I have worked with the best talent in this country and internationally, whether it is production houses, artists, or performers. I can tell you that I've faced this not just in India, but even abroad. There's a lot of tokenism, there's a lot of rainbow washing that happens. I do think that it is also a function of us turning a blind eye and a deaf ear to when people cry about these things, which are ground realities. I have realised only after I have done certain campaigns that these people are pinkwashing, and they really don't do ground level work, but it's a learning curve for all of us. After I have learned the reality of the situation, I don't really work with them. Even a lot of media houses practise tokenism because something is trending. We live in these realities every day of our lives, and to monetise that to get TRPs out of it is a very sad state of affairs.
You’ve performed in India and abroad, and interacted with the diverse queer community. How differently is your work received? Please share any insights about Indian audiences.
I performed in India, and internationally, but the one thing I have seen in India is that we are very quick to judge people.
I've seen women bring down women, queers bringing down queers, even drag queens bring down drag queens. I think that we are also to blame as communities, as anti-communities for doing this to each other.
I've seen so many cis-het people come to a bar or a performance arena to watch a burlesque show, performance, theatre production, regardless of what their gender or identity is while fully knowing that the performers belong to the LGBTQIA+ community. Because the art is so beautiful that it transcends all these characteristics. Art has no barriers, we are the ones who create it. So I think that what I have perceived is that when I'm on stage abroad, I'm perceived as an artist first and everything else later. But sometimes here I do feel that I'm perceived as trans or a drag queen first and an artist later.
You’ve been in the entertainment industry for 17 years, we hear a Bollywood debut is on the cards. Tell us about the changes you’ve seen in the industry in terms of inclusiveness? Are drag queens paid the same?
You just made me feel very, very old. I have been in the entertainment industry as a performer, singer, dancer, VJ, model, and TV host. Whether it's reality television, as a columnist, as an interviewer, I have seen a lot of changes in the industry in terms of inclusiveness. What has changed is that not only are they narrating stories beautifully, but queer stories are being narrated by queer writers and directors.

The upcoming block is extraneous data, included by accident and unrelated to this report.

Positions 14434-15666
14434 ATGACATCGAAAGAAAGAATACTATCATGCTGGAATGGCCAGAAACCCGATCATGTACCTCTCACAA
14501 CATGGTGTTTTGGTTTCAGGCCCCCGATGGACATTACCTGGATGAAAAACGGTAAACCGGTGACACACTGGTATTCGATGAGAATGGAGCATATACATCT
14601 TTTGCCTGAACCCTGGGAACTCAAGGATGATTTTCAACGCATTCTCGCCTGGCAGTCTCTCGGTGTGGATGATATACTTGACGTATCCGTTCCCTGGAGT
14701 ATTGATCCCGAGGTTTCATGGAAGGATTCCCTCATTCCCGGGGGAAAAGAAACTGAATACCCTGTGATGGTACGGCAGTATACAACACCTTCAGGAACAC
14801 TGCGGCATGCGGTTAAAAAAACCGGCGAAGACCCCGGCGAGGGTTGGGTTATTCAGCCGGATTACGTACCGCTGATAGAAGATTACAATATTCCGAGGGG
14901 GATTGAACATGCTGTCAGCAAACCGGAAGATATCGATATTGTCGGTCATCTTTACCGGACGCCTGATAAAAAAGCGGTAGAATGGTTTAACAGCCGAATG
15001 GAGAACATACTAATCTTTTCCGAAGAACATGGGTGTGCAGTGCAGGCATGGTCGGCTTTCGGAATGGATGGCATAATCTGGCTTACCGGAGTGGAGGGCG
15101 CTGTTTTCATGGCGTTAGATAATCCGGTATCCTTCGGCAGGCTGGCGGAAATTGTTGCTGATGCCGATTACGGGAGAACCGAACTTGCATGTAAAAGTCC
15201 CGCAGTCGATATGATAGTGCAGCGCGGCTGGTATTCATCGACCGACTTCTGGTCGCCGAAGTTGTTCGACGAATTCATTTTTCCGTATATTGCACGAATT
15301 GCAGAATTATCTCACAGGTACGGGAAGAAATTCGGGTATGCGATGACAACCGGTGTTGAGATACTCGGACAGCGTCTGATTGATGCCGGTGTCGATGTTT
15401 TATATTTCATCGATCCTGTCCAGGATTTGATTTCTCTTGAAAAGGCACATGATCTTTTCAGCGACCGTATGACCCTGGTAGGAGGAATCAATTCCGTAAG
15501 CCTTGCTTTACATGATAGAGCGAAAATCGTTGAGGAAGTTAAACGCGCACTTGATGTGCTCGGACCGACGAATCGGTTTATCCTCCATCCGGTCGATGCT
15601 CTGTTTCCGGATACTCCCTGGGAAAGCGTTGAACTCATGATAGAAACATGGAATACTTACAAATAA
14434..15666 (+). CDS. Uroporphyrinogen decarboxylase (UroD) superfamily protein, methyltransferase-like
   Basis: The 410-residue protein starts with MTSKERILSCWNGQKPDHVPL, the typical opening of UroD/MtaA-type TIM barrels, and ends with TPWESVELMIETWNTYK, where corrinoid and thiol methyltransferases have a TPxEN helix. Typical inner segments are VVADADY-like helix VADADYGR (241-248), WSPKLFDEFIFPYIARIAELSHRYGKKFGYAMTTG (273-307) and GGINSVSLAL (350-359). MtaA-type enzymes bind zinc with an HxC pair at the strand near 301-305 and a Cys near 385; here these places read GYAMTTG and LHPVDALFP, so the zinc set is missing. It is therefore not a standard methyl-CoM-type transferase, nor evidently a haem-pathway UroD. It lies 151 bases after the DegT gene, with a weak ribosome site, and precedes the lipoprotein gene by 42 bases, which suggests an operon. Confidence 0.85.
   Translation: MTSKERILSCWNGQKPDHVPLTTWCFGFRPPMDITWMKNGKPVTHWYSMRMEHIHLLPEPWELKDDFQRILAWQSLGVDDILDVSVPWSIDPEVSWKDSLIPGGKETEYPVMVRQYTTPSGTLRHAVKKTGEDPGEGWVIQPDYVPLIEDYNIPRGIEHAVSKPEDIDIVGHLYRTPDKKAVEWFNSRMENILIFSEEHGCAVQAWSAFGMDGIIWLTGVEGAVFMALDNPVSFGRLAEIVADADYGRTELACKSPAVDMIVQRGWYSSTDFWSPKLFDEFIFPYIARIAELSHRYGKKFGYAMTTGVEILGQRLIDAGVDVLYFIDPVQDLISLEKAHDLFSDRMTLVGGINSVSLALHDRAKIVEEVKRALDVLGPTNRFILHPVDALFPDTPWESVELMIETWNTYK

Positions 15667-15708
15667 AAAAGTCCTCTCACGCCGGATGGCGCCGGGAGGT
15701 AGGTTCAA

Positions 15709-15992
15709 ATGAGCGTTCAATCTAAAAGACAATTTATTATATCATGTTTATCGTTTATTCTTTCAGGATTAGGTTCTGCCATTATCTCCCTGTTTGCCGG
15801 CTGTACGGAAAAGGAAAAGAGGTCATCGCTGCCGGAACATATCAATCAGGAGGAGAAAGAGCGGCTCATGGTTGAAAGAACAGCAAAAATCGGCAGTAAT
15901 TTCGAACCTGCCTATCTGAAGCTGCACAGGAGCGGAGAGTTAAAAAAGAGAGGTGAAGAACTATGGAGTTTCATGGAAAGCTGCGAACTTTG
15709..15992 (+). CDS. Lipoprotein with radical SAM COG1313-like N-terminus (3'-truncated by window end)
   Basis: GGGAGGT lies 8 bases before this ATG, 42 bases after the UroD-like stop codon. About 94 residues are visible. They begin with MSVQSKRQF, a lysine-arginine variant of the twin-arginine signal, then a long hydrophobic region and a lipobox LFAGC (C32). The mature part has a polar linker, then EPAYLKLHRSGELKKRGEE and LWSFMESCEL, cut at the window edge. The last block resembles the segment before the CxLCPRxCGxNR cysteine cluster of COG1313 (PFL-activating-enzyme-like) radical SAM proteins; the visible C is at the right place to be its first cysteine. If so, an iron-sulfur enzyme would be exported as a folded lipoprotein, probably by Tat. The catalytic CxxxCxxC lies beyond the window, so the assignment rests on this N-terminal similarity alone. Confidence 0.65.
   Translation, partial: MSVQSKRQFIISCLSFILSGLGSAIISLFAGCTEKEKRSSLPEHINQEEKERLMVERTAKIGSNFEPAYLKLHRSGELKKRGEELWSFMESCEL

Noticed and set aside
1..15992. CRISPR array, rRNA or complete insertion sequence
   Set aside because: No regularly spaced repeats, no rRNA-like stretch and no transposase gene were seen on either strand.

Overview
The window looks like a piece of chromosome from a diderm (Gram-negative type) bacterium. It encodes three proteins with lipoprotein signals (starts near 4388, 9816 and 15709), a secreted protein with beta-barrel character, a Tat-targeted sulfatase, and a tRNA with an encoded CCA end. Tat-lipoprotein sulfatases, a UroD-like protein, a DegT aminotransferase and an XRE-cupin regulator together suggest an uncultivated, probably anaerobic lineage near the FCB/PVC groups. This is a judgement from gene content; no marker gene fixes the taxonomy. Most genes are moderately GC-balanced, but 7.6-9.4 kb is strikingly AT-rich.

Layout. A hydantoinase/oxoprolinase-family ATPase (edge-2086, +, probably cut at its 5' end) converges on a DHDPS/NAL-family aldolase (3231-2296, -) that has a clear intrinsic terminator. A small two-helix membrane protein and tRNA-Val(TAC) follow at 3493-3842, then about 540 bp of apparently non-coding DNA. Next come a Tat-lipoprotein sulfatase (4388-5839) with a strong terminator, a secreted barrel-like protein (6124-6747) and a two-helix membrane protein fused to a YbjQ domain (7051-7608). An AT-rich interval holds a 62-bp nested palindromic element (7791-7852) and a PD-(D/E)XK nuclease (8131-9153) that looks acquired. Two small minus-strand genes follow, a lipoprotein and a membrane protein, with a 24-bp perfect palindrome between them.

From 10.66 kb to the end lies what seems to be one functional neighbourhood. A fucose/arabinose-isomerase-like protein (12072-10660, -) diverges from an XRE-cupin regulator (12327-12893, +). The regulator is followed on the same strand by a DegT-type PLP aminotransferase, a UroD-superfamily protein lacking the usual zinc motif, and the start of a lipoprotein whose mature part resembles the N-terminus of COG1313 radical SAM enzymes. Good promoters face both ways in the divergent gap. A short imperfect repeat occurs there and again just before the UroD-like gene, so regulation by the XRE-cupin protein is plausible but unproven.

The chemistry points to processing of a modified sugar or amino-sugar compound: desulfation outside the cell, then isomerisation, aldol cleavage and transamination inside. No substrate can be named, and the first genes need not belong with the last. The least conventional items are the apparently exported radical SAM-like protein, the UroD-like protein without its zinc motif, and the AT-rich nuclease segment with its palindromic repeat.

When the community asks for queer roles to be played by queer actors, people say an artist should be able to play any sort of role, if that’s true then let trans people also play cis-gender roles. I can't wait for my Bollywood debut to kind of forget my gender, sexuality and simply exist as pure art.
Are drag queens paid the same? If I have to be honest, I will say no. We are not paid as much as non queer artists, and they are definitely paid at least a substantial amount more than us.
I think times are changing. I'm pushing, but I just want to tell other queer artists that if you do the same job that I said no to do at that rate, if you do it, then we're never going to improve the market. I just like to say that hang in there, it will get better. But we need to stand in unity.
How was your experience representing India at RauPaul’s DragCon where 50 top drag queens from around the world were chosen to perform?
I'm the only queen from India who has made it to two consecutive DragCons in different countries. I always take my sarees wherever I go. I had such a blast showcasing my culture and mixing it with Western culture as well. RuPaul performed on the same stage and so did so many other wonderful queens, and I was the lone representation from India. I definitely hope to take India and the queer community in India many folds higher and to many more countries, and every other urban and non-urban and rural place within India as well.